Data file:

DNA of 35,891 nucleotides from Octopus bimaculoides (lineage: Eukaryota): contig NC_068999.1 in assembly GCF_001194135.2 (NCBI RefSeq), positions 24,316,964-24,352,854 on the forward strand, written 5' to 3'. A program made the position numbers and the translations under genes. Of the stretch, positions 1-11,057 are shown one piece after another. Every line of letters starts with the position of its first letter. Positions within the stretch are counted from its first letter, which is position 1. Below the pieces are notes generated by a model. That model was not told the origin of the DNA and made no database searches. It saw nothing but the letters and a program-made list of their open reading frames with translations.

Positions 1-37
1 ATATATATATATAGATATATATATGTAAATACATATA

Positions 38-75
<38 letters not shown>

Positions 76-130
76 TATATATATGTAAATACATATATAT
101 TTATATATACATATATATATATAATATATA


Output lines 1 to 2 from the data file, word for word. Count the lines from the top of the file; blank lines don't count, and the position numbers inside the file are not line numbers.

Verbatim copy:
DNA of 35,891 nucleotides from Octopus bimaculoides (lineage: Eukaryota): contig NC_068999.1 in assembly GCF_001194135.2 (NCBI RefSeq), positions 24,316,964-24,352,854 on the forward strand, written 5' to 3'. A program made the position numbers and the translations under genes. Of the stretch, positions 1-11,057 are shown one piece after another. Every line of letters starts with the position of its first letter. Positions within the stretch are counted from its first letter, which is position 1. Below the pieces are notes generated by a model. That model was not told the origin of the DNA and made no database searches. It saw nothing but the letters and a program-made list of their open reading frames with translations.

Positions 1-37